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Wrong house raided by ATF

Oops:

Officers from the Bureau of Alcohol, Tobacco, Firearms and Explosives barged into a South Florida home Wednesday only to discover they had the wrong address.

The ATF agents were supposed to conduct a raid at a home in the 2600 block of Northwest 49th Terrace in northwest Miami-Dade County, but they were off by one block. They entered a house on Northwest 49th Street instead.

Philomaine Silvain and her 3-year-old son were among the innocent people inside the home when the agents came in.

Silvain pointed out damage to her front door.

The ATF got all ninjaed up, kicked in the front and back doors, and tossed in some tear gas.

A whole block off? Usually when this happens (and it happens a lot), it’s across the street or next door or something. But a whole block? I guess a screw up that big requires the involvement of the feds.

More stellar performance from ATF!

Update: More from David on innocent mistakes: But let a gun dealer have a paperwork glitch, and it’s a “willful violation” worthy of closing him down.

20 Responses to “Wrong house raided by ATF”

  1. Chas Says:

    Markie Marxist sez: “We own this country. We mean to put every private gun dealer out of business, any way we can. If paperwork violations get the job done for us, then so be it.
    As for our ATF raids, you have to remember that we own this country. That means that we can do as we please. Private gun dealers and private gun owners are not being good Marxists, so we treat them accordingly. What do you expect from a Marxist police state? Milk and cookies? We’ll give you bullet holes and tear gas.”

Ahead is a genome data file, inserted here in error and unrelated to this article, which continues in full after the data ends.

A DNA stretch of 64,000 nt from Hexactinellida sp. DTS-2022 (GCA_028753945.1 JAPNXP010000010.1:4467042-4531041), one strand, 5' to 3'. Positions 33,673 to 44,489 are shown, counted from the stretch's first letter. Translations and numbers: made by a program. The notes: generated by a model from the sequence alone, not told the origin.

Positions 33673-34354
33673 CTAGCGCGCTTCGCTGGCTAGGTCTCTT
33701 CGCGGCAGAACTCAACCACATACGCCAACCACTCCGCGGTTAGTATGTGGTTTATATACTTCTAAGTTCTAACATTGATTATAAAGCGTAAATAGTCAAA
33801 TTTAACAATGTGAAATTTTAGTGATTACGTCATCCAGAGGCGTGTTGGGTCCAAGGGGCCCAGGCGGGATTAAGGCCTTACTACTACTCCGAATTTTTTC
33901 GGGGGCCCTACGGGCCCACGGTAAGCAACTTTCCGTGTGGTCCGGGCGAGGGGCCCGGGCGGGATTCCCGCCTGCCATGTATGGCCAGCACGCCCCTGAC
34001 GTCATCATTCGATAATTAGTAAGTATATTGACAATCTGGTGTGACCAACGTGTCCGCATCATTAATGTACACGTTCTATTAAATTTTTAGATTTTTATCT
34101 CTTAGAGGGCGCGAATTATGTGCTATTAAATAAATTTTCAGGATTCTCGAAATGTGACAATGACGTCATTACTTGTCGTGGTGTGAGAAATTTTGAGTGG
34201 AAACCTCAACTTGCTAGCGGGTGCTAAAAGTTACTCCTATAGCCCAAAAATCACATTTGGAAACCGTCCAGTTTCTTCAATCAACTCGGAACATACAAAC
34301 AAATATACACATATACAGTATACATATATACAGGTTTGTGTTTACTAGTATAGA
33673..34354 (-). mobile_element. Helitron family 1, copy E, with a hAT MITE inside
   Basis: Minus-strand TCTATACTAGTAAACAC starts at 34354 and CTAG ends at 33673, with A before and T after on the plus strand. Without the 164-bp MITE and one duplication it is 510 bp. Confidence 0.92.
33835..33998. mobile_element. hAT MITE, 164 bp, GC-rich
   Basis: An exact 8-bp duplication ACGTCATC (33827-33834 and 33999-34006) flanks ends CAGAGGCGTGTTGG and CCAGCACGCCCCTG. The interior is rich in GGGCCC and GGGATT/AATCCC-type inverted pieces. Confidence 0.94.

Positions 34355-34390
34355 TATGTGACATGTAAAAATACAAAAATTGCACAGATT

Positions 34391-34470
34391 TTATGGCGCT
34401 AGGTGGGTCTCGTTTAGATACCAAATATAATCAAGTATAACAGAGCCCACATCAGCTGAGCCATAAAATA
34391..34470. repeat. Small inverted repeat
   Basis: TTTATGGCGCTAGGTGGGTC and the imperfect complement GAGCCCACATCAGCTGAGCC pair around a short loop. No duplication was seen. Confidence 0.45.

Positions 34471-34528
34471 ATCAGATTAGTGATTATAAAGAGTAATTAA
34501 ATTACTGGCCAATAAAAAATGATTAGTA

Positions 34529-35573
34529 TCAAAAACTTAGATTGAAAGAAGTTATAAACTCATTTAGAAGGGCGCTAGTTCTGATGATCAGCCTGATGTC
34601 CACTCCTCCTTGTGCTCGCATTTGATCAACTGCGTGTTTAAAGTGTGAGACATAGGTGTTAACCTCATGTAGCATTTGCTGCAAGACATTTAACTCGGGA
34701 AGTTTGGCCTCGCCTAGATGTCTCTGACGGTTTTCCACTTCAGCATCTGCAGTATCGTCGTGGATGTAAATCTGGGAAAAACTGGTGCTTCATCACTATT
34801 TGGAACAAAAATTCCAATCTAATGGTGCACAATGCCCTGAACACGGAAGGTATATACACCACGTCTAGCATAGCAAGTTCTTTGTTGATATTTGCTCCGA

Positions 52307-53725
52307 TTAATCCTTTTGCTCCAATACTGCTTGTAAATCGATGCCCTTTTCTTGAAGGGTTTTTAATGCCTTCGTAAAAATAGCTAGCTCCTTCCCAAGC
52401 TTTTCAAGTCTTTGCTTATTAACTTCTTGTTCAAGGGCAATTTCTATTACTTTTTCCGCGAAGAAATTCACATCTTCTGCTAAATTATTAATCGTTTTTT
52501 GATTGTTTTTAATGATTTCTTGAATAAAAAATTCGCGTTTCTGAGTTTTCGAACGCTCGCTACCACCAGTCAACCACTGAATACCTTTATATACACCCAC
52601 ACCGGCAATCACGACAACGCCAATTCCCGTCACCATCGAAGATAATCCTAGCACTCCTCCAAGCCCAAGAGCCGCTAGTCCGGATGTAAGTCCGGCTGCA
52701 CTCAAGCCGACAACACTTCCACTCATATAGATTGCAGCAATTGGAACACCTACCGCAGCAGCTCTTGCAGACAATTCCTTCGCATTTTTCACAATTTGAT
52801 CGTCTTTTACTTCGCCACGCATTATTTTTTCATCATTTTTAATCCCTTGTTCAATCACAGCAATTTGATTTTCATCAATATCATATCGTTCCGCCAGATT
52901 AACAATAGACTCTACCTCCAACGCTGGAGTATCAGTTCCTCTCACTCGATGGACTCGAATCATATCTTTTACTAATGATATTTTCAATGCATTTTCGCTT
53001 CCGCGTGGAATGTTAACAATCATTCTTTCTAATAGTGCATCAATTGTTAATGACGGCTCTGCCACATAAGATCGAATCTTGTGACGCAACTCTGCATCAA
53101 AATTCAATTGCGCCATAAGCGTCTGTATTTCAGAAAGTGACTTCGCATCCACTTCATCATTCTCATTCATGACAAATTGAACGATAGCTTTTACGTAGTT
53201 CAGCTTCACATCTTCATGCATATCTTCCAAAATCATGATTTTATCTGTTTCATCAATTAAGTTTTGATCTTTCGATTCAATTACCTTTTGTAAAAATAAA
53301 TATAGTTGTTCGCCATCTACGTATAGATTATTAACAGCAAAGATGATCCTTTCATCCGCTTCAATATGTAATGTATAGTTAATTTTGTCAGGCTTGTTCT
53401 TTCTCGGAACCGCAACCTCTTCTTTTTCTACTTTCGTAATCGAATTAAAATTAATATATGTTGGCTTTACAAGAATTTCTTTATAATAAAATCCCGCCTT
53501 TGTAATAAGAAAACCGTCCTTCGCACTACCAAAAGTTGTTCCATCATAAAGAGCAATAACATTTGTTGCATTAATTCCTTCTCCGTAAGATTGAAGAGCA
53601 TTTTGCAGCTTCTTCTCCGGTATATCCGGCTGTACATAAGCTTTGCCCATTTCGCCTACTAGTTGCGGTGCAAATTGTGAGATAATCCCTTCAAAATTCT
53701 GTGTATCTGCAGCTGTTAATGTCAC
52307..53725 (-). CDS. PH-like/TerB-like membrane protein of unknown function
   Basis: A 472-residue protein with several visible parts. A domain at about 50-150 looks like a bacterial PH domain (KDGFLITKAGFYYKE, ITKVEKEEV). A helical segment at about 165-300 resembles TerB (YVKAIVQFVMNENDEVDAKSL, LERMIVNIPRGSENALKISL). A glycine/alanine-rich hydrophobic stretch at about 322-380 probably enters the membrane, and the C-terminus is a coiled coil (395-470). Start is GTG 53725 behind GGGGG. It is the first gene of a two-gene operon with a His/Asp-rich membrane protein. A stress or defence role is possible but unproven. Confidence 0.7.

2. deadcenter Says:

    I’m waiting for raids like this to show up on those COPS, or DEA, or most shocking police videos or more shocking than the most shocking police video shows that are springing up all over. this video would make a good lead in to an interview with the DEA where they explain how their loss of 91 guns and laptops wasn’t “willful”.

    dc

  3. Yu-Ain Gonnano Says:

    Well, as for being a block off, that’s easy to explain (but not excuse) The addresses confused were Northwest 49th Terrace, Northwest 49th Street. Given that Street, Road, Avenue are often interchangable it’s quite easy to overlook them (my home address appears on some maps as “Street”, and others as “Drive”). The cops saw “Northwest 49th” and stopped.

    I’m just glad I don’t live on Peachtree in Atlanta. Who knows which of the 562,874 different “Peachtree”s they’d show up at.

  4. JKB Says:

    Yes, it is not like we have something like global positioning system to help in geo-location or even a 911 system that forces the renaming of streets and roads to facilitate efficient operation of emergency services.

    And god forbid that once in their secret agent outfits that employees of the government be expected to perform at least a cursory due diligence in the performance of their duties.

  5. Cactus Jack Says:

    The info on the right address was probably on one of the missing laptops.

    Did they set the place on fire? After all, there was at least one kid inside.

  6. Right Wing Nutter Says:

    If they hadn’t lost those laptops they could have used MapQuest. it knows the difference between Terrace and Street.

    Good point deadcenter.

  7. Cruise Control Says:

    Hey, it could be a lot worse, like perhaps the US bombing of China’s embassy in Belgrade in May 1999, which was mistargeted by Valerie Plame’s office in the CIA because they failed to check the street maps. Now that was a really big whoops.